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Monday, March 8, 2021

This Day in History: January 21st

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Innovator and barrier breaker, Raye Montague, was born on January 21, 1935, in Little Rock, Arkansas. Montague was a pioneer ship designer for the U.S. Navy and despite her encounters with racism and sexism, she went on to create the first computer-made Navy warship design.

Montague grew up in the segregated south and credits her mother for encouraging her to aspire to greatness despite the climate and racial tensions. Her infatuation with engineering began at the age of 7, when her grandfather took her to see a traveling exhibit of a German submarine that had been captured off the coast of South Carolina. 

She hoped to attend the University of Arkansas but was rejected because the school did not award engineering degrees to African American students. Montague altered her plans and received a business degree from the Arkansas Agricultural, Mechanical & Normal College (now known as University of Arkansas at Pine Bluff) before moving to Washington, D.C. to work as a typist for the Navy.

Montague set out to make a name for herself and began taking computer programming courses at night. Her efforts were recognized and eventually, she was promoted to a digital computer systems operator and a computer systems analyst. She continued to grow in the field. She even created the first successful computer program for ship designs in just six months. Through this assignment, Montague’s supervisor saw how committed she was to meet his deadline and supplied her with a full night staff.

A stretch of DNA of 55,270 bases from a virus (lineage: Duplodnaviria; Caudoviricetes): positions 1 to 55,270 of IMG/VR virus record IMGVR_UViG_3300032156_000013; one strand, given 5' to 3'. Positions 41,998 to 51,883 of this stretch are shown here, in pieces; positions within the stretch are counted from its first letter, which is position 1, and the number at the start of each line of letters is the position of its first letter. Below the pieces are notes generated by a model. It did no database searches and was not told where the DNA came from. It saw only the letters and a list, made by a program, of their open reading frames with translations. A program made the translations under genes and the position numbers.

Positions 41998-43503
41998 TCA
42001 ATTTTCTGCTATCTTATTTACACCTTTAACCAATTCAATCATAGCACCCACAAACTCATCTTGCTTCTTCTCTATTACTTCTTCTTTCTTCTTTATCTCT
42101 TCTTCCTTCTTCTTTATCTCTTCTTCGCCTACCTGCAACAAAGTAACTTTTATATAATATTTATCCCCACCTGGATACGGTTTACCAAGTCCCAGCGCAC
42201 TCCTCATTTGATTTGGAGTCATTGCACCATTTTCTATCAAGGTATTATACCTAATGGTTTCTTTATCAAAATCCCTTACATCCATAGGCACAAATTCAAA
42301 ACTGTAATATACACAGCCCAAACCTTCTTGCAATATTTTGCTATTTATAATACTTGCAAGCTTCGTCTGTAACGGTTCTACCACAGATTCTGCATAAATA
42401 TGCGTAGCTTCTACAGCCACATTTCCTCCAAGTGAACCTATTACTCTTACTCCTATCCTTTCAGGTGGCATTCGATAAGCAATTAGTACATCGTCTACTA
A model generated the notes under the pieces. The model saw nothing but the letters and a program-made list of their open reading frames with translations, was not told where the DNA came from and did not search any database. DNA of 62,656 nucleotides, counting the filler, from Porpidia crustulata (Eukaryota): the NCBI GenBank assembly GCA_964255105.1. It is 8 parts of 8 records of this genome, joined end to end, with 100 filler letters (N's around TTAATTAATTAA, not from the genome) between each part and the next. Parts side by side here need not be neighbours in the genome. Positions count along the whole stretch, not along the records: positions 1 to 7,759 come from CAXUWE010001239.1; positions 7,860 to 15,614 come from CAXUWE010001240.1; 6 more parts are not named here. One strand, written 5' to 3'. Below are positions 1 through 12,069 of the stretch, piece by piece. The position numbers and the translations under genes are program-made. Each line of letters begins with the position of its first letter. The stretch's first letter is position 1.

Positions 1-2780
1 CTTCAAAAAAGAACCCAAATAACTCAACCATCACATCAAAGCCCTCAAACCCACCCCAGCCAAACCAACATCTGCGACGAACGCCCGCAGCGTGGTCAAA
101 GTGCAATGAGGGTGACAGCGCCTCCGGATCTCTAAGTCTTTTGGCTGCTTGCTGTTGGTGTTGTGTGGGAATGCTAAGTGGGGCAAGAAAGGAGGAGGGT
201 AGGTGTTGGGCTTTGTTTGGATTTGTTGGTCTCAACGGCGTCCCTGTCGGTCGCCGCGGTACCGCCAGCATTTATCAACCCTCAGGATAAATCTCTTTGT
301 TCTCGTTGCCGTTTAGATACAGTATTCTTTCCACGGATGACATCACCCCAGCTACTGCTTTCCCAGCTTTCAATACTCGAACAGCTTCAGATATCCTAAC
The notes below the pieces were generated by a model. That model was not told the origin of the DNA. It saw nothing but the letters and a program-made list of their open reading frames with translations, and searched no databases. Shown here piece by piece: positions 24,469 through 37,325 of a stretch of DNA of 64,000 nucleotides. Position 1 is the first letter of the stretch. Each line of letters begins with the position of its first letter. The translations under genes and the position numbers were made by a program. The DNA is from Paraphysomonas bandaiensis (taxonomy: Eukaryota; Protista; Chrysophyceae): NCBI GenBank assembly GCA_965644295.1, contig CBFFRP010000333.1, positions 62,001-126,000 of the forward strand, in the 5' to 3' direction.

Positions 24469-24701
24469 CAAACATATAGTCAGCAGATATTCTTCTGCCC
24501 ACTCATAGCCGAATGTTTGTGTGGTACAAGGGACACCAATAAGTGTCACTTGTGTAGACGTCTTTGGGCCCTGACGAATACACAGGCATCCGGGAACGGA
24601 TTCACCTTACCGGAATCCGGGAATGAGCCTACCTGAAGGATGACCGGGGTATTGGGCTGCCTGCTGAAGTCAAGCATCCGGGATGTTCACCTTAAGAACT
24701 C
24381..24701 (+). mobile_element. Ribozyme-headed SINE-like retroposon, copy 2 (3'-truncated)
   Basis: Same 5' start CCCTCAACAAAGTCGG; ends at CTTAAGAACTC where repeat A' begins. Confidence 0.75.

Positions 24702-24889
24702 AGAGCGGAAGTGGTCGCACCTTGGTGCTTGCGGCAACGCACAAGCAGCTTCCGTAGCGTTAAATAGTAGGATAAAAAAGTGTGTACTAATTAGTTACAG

Word of Montague’s program reached former President Richard Nixon and he wanted to see the plans for the computer-designed warship. After receiving the President’s request, Montague and her team created the first computer-designed naval ship plans in less than 19 hours.

For her innovation, Montague received the Navy’s Meritorious Civilian Service Award in 1972. She worked for the Navy for more than 30 years before retiring in 1990. She pioneered the first-of-its-kind program, which served as a crucial part in the designing of warships and submarines.

Montague died of congestive heart failure on October 10, 2018, in her hometown of Little Rock, Arkansas. 

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